First, it is perfect for beginners: it is extremely clear, doesn't use fancy transcription codes and everything is explained as if you were just talking to a friendly and patient professor.

Second, I think it can even be used by non-real beginners, since it doesn't treat you (as other methods do...) as a retarded or a 2 years old: you don't get bored because you have been going in circles for 12 lessons, and you do not stay at ''My Name is'' one you cross page 100! What I like is that while it is simple, it still gives you a lot, and you will always go back on previous lessons thinking ''Oh right, I forgot this little thing!"

Now the format: I really appreciate the 2 sets of CDs. One set (A) will go through the basics and will led you from A to Z of each lesson. But in addition set (B) leads you further: you will have to take part in conversations, answer questions, in a word do exercises on this lesson you just learned.

The only ''grey note'' would be the writing: the method doesn't focus on the alphabet so you tend to get lazy and chose to follow only the roman transcription. If you have basics of written farsi or arabic that shouldn't be a problem. If you don't, just do this: I was so convinced by the Living Language Farsi method that I bought the Arabic one: ''Complete Arabic: The Basics'' that actually includes a Guide to Arabic Script. It became not only my co-partner to work on my arabic but also on my farsi since both scripts have a lot in common. I think you can get the Guide to Arabic Script.

So in conclusion, this was just exactly what I have been looking for, and since in Farsi not so many methods are available and good... just get yourself that one!
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on March 1, 2009
This is the best course extant for a student who actually wants to learn to speak Persian. The differences between the spoken and written languages are explained very clearly, grammar is presented in a very sensible order, and the book rarely gets ahead of itself by using forms before introducing and explaining them. The dialogues aren't too interesting, but their level of sophistication builds as the course goes along. The CD set is really good too- Persian pronunciation isn't hard, but these CDs give the most practice of any (non-Pimsleur) course that's out there. The book itself is very portable, so you can take it with you on the subway- and very self-contained, so that you don't have to schlep a dictionary along with it. Would that the same could be said of other Persian books!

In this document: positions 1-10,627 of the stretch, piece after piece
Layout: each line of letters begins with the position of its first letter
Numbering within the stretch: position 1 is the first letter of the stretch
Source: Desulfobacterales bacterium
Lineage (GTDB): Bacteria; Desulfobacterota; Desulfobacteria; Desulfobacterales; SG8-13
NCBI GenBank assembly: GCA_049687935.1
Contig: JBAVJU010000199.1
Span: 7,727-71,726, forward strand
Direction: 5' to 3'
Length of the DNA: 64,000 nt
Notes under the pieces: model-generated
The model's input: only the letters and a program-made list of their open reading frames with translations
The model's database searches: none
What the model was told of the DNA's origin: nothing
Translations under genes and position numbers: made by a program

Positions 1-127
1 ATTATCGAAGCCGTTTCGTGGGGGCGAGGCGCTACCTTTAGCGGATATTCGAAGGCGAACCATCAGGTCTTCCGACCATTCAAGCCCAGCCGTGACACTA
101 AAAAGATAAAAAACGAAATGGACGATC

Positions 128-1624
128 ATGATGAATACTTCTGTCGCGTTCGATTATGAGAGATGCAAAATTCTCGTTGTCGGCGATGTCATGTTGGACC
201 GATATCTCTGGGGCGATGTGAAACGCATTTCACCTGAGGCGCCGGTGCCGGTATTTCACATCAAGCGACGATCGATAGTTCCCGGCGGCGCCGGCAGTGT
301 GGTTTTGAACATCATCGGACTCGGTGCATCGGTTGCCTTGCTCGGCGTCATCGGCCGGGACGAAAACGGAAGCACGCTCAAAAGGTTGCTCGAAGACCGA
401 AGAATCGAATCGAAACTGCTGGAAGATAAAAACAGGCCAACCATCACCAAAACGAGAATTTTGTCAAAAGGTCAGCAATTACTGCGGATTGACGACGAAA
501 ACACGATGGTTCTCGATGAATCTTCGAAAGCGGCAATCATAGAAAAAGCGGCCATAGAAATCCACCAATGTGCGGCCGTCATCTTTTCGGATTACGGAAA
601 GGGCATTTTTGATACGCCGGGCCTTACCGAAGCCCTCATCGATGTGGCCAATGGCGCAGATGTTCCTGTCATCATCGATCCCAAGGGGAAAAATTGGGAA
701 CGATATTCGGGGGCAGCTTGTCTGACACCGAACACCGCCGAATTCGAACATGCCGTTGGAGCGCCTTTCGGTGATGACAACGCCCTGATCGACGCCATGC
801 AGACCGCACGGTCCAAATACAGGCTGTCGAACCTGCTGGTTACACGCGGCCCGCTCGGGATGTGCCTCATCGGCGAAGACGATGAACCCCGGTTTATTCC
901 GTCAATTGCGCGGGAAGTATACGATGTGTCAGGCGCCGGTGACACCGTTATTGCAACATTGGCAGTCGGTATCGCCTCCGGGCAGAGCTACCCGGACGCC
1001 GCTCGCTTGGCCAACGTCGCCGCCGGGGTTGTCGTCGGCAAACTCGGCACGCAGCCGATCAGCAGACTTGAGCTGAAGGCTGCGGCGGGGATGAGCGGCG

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on August 3, 2013
If you have serious interest in learning zabaane faarsi, then I would recommend this book to you. Do not be turned off by undedicated reviewers' complaints that the book is too advanced, for they evidently did not have a strong enough interest in the language to pursue it. Unlike most language guides, there is an emphasis applied and grammar from the start, which makes using the large amount of introduced vocabulary easier, thus fomenting the development of linguistic competence.
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on September 25, 2014
Very well thought and well written book. I am almost done going through it. Every lesson gives 50-70 new words, new grammar, and also some interesting facts about Iran. I liked this formate. In average one lesson to go through it took me one month. I was almost a beginner - I think it would help if you know already the alphabet, though if you are a hard worker all the necessary information about the letters is in the book.
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on July 20, 2014
Excellent resource. Very complete. I really love the fact that there are two sets of CDs, one which you use with the written material, the other you use with just the audio to reinforce what you are learning. You will learn the Persian alphabet and the written system as well, not just conversational skills. In my opinion one of the best, clearest, and most useful systems for learning Farsi. A very good buy, excellent value.
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on January 28, 2013
I cannot vouch for another (text) book but there are better Farsi courses online! Free! (or you can donate). This book is very disorganized, there are a lot of typos in it (did someone edit/proofread it?) and the dialogues are ..well, most language books have silly dialogues. There is no index, either. I would never recommend this book to someone wishing to learn Farsi. I hope this series' other books are better! Vocabulary words are not in the 'dictionary' in back, some words are introduced not at all and are not in the dictionary, some are introduced 2x, I don't want to go on and on but this is not a good book.